The Power Processing Unit on the NEXT-C Ion Thruster controls the power output to the thrusters. Two flight power processing units (PPUs) are being developed by the Aerojet Rocketdyne Corporation in Redmond, Washington and ZIN Technologies in Cleveland, Ohio, in support of the NEXT-C Project.


The power processing unit operates from two sources: a wide input 80 to 160 V high-power bus and a nominal 28 V low-power bus. The unit includes six power supplies. Four power supplies (beam, accelerator, discharge, and neutralizer keeper) are needed for steady state operation, while two cathode heater power supplies (neutralizer and discharge) are utilized during thruster startup. The unit in total delivers up to 7 kW of regulated power to a single gridded-ion thruster.


The project is presently in the prototype phase and preparing for qualification level environmental testing.


Ion propulsion has been studied since the early 1960’s. NASA Glenn Research Center has had a long history of leadership in the area of electric propulsion, and is currently NASA’s lead center for ion propulsion.


NASA Solar Electric Propulsion Technology Application Readiness (NSTAR) Ion Thruster

The NASA Solar Technology Application Readiness (NSTAR) program provided a single string, primary IPS to the Deep Space 1 spacecraft. The 30-cm ion thruster operates over a 0.5 kW to 2.3 kW input power range providing thrust from 19 mN to 92 mN. The specific impulse ranges from 1900 s at 0.5 kW to 3100 s at 2.3 kW. The flight thruster and PPU design requirements were derived with the aid of about 50 development tests and a series of wear-tests at NASA GRC and JPL of 2000 hours, 1000 hours, and 8193 hours using engineering model thrusters. The flight-set masses for the thruster, PPU, and DCIU were 8.2 kg, 14.77 kg, and 2.51 kg, respectively. About 1.7 kg mass was added to the PPU top plate to satisfy the DS1 micrometeoroid requirements. The power cable between the thruster and PPU was comprised of two segments which were connected at a field junction. The thruster cable mass was 0.95 kg, and the PPU cable mass was 0.77 kg. The xenon storage and feed system dry mass was about 20.5 kg. A total of 82 kg of xenon was loaded for the flight. Thrusters and PPUs were manufactured for NASA GRC by Hughes, and the DCIU was built by Spectrum Astro, Inc. The feed system development was a collaborative effort between JPL and Moog, Inc.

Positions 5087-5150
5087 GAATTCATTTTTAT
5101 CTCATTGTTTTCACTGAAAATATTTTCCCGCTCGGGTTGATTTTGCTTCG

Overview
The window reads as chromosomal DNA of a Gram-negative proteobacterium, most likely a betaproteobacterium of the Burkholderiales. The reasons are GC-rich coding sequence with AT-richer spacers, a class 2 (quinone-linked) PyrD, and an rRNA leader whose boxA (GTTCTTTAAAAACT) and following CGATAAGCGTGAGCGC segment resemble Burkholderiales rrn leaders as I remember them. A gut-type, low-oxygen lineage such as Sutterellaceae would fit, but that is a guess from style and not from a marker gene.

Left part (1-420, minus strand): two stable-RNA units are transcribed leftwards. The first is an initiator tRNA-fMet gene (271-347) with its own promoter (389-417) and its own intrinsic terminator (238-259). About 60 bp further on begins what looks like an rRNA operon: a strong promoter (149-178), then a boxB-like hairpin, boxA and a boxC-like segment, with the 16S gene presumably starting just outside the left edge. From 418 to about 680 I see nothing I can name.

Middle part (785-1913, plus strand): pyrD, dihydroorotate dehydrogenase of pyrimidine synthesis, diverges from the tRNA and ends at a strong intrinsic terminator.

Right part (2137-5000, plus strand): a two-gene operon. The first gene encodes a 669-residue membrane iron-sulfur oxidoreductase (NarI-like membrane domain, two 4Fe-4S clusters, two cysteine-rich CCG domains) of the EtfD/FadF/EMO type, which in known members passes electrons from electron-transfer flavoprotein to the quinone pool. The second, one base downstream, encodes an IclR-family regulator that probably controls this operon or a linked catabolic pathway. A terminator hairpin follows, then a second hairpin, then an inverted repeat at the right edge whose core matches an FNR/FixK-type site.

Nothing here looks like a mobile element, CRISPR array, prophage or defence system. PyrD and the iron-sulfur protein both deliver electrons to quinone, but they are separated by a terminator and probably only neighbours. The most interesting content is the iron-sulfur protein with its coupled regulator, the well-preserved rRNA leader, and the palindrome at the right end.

The DS1 spacecraft was launched on October 24, 1998. In-space testing and the IPS technology demonstrations were completed within the next three months. By April 27, 1999, the primary thrusting of the NSTAR engine system, required to encounter the asteroid Braille, was completed. The thrusting time at the end of April was 1764 hours. Thruster input power levels were varied from 0.48 kW to 1.94 kW. On July 26, 1999 DS1 obtained spectrometer data and images of Braille fifteen minutes after the flyby.

The DS1 mission was extended to continue a thrusting profile until the encounter with the comet Borrelly in September 2001. By October 30, 2000 the ion engine had accumulated 6630 hours of thrusting. The NSTAR ion engine has already demonstrated a propellant throughput in excess of 30 kg. For comparison purposes, a SERT II ion engine expended about 9 kg of mercury. Propellant throughput is an approximate signature of total impulse capability. After the encounter with comet Borrelly, the ion engine will have operated for more than 10,000 hours.


NASA’s Evolutionary Xenon Thruster–Commercial (NEXT–C) Factsheet (11/1/21)